I value the service our accountant provides and have no objection to paying him.  However, at the same time, I'd prefer to not have to pay additional money for him to file for an extension for us.  I emailed him today and asked what options we had in the absence of one of my three W2s.  He suggested that I send him my final pay stub from December and then follow up by sending him the W2 if I ever receive it.  I'm happy to report that recovering my pay stub was something I was able to accomplish on my own on my employer's self-service HR website.  I mailed our accountant the documents today and am happy to no longer have a pile of tax documents in my line of sight.

Tuesday, February 14, 2023

Valentines Day Was A Wash, Figuratively And Literally

 This Valentines Day may not rank as one of our best of all time.  Scott and I are still recovering from Covid, though we both went back to work this week.  We gave up on the idea of eating in a restaurant on Valentines Day years ago, but we often look forward to buying some treats at the supermarket and having a simple meal of "special occasion" foods at home.  This year, we're both still struggling from a loss of appetite and an inability to eat much at a time.  This has been a particularly baffling symptom to me, since my life generally revolves around food and I spend and inordinate amount of time planning what I'm going to eat.  Suffice to say, we are ordering a Peruvian chicken dinner tonight, a very nice meal to be sure, but not one either of us thinks of as an occasion meal.  I guess the good news is that by the time we recover, the Valentines crowds will have cleared out of the restaurants and we can eat wherever we want.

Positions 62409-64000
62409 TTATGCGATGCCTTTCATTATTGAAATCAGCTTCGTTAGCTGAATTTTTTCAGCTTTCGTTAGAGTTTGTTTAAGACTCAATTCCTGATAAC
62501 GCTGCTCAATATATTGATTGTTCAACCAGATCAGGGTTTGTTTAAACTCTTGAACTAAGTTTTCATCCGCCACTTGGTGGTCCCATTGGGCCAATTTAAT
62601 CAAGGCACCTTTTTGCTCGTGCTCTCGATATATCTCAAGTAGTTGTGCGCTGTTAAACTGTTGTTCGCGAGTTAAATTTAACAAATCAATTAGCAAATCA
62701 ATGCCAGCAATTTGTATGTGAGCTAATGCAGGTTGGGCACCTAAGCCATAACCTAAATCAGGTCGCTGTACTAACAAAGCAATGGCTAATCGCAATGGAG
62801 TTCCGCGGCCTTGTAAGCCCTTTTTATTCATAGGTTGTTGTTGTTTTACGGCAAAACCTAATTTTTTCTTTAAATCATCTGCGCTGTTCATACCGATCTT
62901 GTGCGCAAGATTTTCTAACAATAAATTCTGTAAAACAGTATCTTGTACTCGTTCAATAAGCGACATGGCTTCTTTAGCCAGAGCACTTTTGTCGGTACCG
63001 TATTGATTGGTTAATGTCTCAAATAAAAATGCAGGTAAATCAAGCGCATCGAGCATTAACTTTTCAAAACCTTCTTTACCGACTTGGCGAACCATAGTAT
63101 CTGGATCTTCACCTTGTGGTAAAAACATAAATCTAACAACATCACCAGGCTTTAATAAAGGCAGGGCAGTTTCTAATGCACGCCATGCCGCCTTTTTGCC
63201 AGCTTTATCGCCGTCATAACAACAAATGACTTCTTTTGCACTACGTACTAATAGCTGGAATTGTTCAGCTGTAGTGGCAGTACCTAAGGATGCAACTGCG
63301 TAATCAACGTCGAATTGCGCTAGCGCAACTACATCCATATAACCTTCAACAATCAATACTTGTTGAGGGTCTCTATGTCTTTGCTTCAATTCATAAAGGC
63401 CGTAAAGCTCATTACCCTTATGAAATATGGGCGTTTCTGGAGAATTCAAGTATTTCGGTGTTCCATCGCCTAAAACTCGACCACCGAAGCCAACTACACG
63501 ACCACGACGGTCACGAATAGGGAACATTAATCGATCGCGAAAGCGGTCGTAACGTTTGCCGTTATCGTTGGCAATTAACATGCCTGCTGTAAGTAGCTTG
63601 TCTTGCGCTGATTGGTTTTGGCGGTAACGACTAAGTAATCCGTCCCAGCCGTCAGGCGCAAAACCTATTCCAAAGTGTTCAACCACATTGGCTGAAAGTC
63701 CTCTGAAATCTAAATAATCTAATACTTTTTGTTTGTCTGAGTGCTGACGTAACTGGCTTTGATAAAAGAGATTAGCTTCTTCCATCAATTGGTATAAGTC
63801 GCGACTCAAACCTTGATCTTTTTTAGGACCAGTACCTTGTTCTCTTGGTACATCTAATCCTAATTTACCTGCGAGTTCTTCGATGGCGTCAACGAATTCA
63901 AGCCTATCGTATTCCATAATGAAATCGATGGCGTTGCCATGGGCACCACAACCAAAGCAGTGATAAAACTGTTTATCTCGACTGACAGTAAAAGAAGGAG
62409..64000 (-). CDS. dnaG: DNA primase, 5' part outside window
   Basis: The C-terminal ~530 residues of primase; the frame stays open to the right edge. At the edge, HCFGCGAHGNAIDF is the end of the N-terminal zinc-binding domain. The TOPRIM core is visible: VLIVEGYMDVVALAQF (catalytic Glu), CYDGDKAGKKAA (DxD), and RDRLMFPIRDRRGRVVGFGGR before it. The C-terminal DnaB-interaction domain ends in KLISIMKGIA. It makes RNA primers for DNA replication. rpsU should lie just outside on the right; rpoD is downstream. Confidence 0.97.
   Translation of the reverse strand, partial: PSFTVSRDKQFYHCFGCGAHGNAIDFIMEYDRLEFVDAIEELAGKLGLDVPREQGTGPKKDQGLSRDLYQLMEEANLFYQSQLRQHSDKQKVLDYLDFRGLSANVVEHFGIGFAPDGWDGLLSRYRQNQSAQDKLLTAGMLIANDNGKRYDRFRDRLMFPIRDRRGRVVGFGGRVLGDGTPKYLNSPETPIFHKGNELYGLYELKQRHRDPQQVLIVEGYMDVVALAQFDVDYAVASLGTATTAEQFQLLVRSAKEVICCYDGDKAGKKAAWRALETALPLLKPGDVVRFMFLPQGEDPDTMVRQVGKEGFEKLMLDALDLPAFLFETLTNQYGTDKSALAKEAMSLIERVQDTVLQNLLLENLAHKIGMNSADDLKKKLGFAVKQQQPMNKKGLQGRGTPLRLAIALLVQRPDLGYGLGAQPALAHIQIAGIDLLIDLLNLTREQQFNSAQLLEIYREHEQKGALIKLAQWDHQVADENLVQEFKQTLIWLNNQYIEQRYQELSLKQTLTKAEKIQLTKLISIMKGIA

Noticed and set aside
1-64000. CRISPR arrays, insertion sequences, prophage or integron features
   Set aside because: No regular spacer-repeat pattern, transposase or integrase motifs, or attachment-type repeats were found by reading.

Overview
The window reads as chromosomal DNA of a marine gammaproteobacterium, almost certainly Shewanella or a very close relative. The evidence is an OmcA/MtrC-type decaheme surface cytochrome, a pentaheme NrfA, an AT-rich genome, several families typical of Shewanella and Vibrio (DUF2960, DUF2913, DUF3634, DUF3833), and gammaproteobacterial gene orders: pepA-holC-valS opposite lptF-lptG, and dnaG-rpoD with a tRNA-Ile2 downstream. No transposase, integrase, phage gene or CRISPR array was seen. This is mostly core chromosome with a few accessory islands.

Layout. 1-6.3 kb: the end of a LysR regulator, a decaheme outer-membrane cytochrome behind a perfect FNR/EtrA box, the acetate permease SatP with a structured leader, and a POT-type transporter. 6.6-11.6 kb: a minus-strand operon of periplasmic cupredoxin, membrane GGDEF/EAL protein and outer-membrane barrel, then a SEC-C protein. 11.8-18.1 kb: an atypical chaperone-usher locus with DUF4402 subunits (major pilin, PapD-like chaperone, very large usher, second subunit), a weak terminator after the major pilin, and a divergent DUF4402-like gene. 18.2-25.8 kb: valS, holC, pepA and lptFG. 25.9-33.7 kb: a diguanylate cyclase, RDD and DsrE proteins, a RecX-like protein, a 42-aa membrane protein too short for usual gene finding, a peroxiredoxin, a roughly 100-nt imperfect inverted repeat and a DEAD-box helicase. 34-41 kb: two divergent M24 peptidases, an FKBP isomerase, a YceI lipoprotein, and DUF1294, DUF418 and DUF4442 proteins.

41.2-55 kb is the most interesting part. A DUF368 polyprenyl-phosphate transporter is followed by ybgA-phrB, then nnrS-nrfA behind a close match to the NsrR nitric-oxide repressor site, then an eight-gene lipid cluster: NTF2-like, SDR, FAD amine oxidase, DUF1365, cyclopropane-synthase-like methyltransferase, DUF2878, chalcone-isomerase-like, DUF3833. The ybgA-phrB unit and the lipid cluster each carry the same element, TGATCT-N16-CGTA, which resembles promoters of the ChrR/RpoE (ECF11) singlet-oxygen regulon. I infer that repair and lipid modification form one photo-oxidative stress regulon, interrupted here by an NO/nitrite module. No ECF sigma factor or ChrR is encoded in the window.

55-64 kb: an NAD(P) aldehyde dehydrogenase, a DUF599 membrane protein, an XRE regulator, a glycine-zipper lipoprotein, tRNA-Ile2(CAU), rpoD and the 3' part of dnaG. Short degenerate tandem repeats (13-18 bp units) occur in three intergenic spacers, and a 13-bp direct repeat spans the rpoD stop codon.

As for the literal part of today being a wash, the last kids I worked with today were kindergarteners.  One of them had some glittery slime, which she had gotten from her teacher, allegedly for being good.  I spent much of the session trying to get her to put it away and keep it put away.  When it was time to take her to dismissal, I noticed that her shoes were untied and decided to tie them for her.  In a clear example of no good deed going unpunished, she took that opportunity to smear her slime on my back.  Needless to say, I was not pleased.  I was hoping it would peel right off, but of course it didn't.  The website I consulted about this predicament helpfully mentioned that glue is one of the ingredients in slime, which makes it particularly hard to get out of clothing.  (This website also framed this problem as one of getting slime out of kids' clothing, probably supposing that adults are too dignified to end up with slime on their clothing).  Anyway, slime removal has been my major project this evening--very romantic and sophisticated, I know.  I've had early encouraging results from soaking the slimed area in white vinegar.  I'm hoping for an ultimate triumph to this wash of a day when the shirt comes out of the laundry.